And yet I’ve started to aspire to be Boo Boo. I’ve started to look forward to the indispensable role foolishness plays in setting me up to be, perfectly, wonderfully, humbly me.

Friends vs. Strangers

Photo Thanks to Kevin Curtis

Photo Thanks to Kevin Curtis

In a day I spend time working with three people: participants in mission at church; patients in a hospital setting, usually in medically intensive situations; and students preparing for continued ministry. All of those people are experiencing some thing in life that is calling out to them, emerging within them.

In the church, we are hearing and speaking to one another around an old and almost common event, reflecting upon the life of Jesus and what that life means now. In the hospital we are generally responding to the crisis of the medical moment and the myriad of ways hospitalization matters to people. In the learning environment (and I’m in three of them in one way or another), we are inspecting the materials available to us for preparation, refinement, and formation.

All those settings are identity shaping settings. In each place, we question—and I do this as a leader or caregiver or teacher—what’s happening and how those happenings turn us into the people we are. Jaco Hamman said, “Many of us live most of the time as strangers to ourselves” (From Becoming a Pastor: Forming Self and Soul for Ministry, p. 10).

When I read Hamman’s words, they struck me because they were a reminder that most of the time, we can be distant from our selves, strangers to ourselves. We can be strangers to the things that shape us and to who we are as shaped, identified people.

How do we get to know who we are? Where are the places in life that reveal, construct, critique, reform, affirm, and embolden identity? I’m paying attention to how my working worlds are more than places I go; there are places I’m made. The same is true for home and circles of friendship. Those are the contexts where identity happens. When we sit in those places with open eyes, we get closer to ourselves. We become friends to ourselves.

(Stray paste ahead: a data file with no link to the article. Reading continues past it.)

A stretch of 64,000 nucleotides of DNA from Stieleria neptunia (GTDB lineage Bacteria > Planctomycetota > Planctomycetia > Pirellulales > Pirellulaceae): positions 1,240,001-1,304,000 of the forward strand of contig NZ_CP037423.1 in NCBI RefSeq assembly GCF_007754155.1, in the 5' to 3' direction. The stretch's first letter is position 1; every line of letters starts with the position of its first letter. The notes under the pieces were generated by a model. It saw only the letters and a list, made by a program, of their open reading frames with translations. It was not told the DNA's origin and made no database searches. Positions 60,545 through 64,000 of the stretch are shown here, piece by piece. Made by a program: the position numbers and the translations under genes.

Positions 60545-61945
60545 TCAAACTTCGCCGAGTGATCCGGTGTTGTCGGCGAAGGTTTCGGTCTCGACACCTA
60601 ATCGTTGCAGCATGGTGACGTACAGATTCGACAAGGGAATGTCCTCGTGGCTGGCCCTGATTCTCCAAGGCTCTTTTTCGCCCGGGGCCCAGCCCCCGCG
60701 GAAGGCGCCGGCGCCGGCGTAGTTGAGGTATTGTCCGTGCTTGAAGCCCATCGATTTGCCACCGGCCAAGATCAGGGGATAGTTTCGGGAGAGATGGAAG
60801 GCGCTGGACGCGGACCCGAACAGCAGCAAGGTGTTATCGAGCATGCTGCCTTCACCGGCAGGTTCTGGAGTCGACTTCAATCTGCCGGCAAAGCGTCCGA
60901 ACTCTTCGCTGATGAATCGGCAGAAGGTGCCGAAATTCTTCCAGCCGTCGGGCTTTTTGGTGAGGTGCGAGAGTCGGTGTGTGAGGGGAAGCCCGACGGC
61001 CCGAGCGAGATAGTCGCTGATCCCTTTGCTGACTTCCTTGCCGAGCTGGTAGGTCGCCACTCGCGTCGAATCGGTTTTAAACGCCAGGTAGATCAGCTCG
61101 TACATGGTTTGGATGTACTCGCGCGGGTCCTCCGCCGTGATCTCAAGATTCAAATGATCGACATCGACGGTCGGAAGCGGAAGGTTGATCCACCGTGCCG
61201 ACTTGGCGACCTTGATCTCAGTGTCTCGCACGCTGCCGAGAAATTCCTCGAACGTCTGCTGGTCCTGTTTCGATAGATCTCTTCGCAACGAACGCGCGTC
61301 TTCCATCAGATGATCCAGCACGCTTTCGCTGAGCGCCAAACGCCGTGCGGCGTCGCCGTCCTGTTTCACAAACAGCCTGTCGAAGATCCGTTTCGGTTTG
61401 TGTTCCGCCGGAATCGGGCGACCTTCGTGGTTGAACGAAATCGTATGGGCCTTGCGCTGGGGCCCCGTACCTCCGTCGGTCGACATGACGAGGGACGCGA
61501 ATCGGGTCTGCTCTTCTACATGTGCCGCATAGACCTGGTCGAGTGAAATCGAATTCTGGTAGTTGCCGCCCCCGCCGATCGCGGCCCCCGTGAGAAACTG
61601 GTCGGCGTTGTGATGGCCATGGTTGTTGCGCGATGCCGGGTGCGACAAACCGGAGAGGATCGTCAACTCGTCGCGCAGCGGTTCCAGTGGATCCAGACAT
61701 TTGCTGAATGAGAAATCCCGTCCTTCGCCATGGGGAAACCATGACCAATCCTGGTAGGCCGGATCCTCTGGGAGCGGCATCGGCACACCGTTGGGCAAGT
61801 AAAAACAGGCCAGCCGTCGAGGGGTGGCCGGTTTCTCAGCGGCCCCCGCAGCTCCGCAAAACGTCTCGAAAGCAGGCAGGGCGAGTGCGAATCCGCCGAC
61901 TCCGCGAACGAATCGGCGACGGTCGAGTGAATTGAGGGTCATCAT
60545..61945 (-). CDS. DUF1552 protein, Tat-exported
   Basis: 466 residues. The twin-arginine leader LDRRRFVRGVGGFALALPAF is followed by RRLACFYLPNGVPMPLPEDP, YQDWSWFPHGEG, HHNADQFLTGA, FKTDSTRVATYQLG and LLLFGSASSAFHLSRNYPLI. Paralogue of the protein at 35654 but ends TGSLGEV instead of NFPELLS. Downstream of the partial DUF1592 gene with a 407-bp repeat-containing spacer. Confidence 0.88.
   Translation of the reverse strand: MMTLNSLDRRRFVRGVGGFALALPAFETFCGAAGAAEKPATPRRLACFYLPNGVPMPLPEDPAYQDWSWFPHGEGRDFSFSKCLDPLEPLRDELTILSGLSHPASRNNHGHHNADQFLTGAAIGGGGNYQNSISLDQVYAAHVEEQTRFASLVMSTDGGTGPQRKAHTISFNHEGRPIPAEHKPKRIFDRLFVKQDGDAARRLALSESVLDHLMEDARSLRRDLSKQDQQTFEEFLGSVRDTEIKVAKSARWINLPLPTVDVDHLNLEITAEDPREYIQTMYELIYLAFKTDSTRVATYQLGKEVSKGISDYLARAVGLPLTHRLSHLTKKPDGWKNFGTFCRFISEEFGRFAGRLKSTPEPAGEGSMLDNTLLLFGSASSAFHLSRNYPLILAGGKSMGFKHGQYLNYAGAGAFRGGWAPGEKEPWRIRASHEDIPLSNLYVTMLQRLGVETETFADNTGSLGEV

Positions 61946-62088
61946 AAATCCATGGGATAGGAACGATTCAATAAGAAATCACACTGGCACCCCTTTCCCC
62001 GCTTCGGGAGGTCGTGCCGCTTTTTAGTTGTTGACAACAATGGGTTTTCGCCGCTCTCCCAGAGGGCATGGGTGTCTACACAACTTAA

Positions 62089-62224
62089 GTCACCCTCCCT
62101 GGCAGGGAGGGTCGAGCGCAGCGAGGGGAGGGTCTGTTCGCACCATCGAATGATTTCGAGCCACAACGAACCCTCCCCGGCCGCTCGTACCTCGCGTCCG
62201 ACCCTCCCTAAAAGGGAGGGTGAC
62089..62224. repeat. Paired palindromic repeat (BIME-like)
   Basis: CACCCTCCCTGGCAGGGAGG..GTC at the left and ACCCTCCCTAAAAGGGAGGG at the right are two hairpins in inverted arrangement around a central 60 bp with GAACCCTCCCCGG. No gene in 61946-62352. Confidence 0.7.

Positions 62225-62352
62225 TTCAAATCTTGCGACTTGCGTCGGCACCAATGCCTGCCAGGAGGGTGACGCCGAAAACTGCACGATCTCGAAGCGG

“…who live by faith.”

Thanks to Rowan Heuvel

Thanks to Rowan Heuvel

We have imaginations, intuitions, and moments of awakening that disturb us into awareness of dimensions of circumambient reality that we can only name, on our own, as “mystery.” And yet our feet mire in the clay of everyday toil–getting and giving, spending and being spent–in the struggle for survival and meaning. In the midst of contingency, suckled on uncertainty, we spend our blessed and threatened years becoming selves through relationships of trust and loyalty with others like us–persons and communities. We attach to one another in love; we struggle with one another in fidelity and infidelity. We share our visions of ultimate destiny and calling, our projections in hope, our moments of revelation in awe, and our fear in numbness or protest. We are language-related, symbol-borne, and story-sustained creatures. We do not live long or well without meaning.

That is to say, we are creatures who live by faith. We live by forming and being formed in images and dispositions toward the ultimate conditions of our existence.

From James W. Fowler’s Becoming Adult, Becoming Christian, pg 39.

Choosing To Be A Dad

I think a lot about work/life balance these days.  How to balance career and family and how much my level of effort at work balances my level of effort at home.

We just finished a release at work and while the high fives were going around, I left. I walked out of the building at a few minutes after five. I had worked hard these past few months to get the release out the door, I was proud of my effort, but I only wanted to see my daughter.  Walking out of that building, I felt an immense sense of accomplishment and pride in what I had done there.  Walking into my apartment at 5:45 on a Friday and being greeted with “Daddy’s home” I forgot it all.